6/05/2006 9:08 AM  
Blogger KC said...

I'm sure you'll do fine when talking with your son. I'm glad he came to you with his questions. At least you know that he depends on you to help him through this. It's good to have this kind of open dialog with your child.

6/05/2006 9:48 AM  
Anonymous Jennifer said...

How devastating for any parent to deal with. I'm glad that science has given us a step up over the older stats where a dx like that was a death sentance for children.

You'll definately want to focus on the positive, keep answering questions when he asks, thats all you can do.

6/05/2006 2:12 PM  
Blogger Mimi said...

Thanks for sharing. That kind of situation is so hard for any parent. I just can't imagine howto talk to my son about it, let alone deal with it if he had it. They have come far with this disease and hopefully one day we will kick its ass!

6/05/2006 2:24 PM  
Blogger Grafs said...

It is difficult watching others suffer with something that you know you could get. My time in the oncology ward made me think twice about social smoking and stuff. Then i figured it out: Sure things are preventable, but you just have to enjoy life to some degree. There were people in there who were younger than me, with a freak cancer. Tell the Dominator not to worry!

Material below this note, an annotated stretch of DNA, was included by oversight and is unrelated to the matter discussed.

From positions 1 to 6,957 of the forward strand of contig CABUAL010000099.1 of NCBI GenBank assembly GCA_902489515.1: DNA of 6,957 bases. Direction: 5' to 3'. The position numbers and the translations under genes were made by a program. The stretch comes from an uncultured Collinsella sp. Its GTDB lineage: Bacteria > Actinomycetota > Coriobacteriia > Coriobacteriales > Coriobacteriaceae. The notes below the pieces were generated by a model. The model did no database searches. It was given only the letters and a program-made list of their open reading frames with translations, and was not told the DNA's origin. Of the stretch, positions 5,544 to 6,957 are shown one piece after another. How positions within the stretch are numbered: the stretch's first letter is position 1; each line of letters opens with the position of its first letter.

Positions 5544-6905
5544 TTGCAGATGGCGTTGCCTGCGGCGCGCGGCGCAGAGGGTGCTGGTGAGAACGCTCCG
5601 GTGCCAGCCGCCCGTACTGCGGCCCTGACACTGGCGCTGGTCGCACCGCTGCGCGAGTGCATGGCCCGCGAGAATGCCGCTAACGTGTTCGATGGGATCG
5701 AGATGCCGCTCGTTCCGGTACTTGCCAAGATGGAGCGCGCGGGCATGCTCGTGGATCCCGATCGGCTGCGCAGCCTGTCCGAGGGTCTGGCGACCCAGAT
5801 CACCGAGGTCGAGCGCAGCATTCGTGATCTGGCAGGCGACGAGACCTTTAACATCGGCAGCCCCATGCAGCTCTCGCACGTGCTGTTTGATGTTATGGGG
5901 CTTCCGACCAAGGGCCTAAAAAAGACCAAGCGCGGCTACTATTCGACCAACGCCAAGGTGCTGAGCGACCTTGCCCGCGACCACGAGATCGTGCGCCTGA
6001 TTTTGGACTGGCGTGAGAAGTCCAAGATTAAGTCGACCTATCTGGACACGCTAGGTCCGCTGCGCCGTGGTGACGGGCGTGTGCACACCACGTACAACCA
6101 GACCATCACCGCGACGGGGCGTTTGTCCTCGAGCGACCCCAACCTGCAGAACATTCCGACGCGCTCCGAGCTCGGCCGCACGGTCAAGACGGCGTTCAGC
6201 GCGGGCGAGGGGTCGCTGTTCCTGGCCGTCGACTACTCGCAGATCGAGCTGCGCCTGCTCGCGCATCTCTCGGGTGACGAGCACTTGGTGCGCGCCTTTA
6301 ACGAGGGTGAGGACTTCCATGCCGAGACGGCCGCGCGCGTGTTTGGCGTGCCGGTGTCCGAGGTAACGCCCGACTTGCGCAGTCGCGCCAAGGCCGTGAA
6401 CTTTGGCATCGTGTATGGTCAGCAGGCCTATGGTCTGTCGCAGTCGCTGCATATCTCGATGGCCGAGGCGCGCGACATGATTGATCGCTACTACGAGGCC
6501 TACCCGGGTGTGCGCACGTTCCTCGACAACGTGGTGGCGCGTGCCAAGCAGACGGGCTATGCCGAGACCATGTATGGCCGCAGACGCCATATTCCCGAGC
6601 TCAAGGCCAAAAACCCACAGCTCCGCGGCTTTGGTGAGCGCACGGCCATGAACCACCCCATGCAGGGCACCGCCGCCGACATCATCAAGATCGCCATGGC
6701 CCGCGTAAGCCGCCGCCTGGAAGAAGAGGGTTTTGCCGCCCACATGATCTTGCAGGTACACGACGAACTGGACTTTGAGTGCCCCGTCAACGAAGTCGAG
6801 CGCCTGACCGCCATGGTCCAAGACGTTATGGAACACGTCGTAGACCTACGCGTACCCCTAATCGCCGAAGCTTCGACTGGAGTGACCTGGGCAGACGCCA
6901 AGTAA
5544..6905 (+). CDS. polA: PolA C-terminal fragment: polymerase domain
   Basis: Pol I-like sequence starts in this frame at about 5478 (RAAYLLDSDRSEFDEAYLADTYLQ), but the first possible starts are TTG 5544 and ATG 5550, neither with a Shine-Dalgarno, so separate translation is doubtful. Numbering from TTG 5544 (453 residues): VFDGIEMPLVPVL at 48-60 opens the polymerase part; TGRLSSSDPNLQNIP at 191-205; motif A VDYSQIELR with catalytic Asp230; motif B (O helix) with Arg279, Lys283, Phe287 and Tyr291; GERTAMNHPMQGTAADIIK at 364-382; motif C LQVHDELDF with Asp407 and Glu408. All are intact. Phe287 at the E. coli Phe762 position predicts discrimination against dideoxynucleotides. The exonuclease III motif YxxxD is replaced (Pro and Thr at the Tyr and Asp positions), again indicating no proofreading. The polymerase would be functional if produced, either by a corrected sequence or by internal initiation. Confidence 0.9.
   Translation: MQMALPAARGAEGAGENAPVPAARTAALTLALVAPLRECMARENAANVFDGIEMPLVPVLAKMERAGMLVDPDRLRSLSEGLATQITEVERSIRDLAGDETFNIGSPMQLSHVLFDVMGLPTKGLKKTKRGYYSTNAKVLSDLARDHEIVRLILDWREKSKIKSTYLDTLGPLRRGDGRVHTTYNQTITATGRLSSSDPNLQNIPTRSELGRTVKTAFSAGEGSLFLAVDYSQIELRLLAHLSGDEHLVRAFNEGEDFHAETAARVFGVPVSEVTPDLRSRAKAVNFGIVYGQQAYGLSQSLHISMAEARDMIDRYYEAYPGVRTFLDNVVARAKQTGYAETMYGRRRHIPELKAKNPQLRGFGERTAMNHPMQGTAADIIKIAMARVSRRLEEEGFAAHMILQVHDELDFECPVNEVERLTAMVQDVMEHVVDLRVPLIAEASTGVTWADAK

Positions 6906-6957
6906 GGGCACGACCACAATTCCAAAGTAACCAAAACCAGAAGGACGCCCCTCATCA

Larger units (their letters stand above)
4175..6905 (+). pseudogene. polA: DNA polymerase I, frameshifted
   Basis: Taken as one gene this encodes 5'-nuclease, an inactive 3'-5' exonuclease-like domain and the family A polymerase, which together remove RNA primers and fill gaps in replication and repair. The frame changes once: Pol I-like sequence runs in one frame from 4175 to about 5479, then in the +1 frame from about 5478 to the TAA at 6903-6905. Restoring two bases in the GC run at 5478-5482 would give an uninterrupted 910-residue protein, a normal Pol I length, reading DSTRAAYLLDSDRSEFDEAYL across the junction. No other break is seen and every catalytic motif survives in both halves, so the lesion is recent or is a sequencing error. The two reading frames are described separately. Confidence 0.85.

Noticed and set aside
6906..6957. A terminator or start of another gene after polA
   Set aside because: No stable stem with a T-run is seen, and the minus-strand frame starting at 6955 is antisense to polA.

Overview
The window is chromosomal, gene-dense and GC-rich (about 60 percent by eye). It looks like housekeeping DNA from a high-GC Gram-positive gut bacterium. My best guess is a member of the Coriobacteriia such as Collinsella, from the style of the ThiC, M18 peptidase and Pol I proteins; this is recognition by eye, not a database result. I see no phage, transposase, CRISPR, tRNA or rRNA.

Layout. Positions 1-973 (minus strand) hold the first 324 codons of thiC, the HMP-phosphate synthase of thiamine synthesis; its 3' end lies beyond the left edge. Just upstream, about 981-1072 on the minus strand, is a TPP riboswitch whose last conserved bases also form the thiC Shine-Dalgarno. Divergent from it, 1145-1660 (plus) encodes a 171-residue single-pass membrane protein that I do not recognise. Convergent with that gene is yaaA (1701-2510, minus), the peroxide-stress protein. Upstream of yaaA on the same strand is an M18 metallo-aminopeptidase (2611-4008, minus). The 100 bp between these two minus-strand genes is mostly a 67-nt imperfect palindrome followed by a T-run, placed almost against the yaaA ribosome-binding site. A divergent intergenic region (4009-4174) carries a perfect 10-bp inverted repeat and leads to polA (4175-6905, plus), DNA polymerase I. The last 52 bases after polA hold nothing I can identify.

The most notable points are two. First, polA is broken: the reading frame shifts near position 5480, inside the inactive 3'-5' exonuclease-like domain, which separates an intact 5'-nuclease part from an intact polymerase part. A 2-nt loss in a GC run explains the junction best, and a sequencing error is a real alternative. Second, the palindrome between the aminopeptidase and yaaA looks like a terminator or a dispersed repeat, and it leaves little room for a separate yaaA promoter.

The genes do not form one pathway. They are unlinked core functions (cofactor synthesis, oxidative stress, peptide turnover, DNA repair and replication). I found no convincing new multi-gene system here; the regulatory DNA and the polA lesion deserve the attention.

As a side note, some doctor told my mom that I looked just like the type of child who would develop leukemia. My mom worried insanely for nothing.

6/05/2006 5:23 PM  
Blogger LostInTX said...

Faith and hope are often all we have left in desperate and trying moments. I'm sure you gave him a great lesson.

Might I also add that I think you are an incredible father for researching information to give to your son. So many people just try to sugar coat the issues they don't want to deal with and fail to teach their children what's real. I hope to be a parent of your caliber one day. :)

6/05/2006 5:50 PM  
Blogger Big Pissy said...

Here's hoping little Logan will be ok.....

You did the right thing by explaining to your son.

Kids understand more than we think they do...

6/05/2006 6:48 PM  
Blogger The Phoenix said...

Thanks so mch for everyone's encouragement. Part of the reason for me posting about this was because of my ignorance of children's leukemia.

Knowledge is power, but so is hope and positive thinking.

6/05/2006 8:07 PM  
Blogger vani said...

very touching post- so sad about his classmate, being so young and all.

i must of been a little older than your son when one of our classmates in school got sick with cancer- i don't remember much except her losing her hair, getting real thin and pale...and the last day we saw her alive. it was halloween- i remember she had allot of make-up on, she came to class only for the time we had our party and then she left. we never saw here again, shortly after they made an announcement she was gone.

although i don't remember the details of her death- i will never forget her face that last day we saw her- she was so happy to be dressed up in her costume, being part of the class- just being a kid, one last time.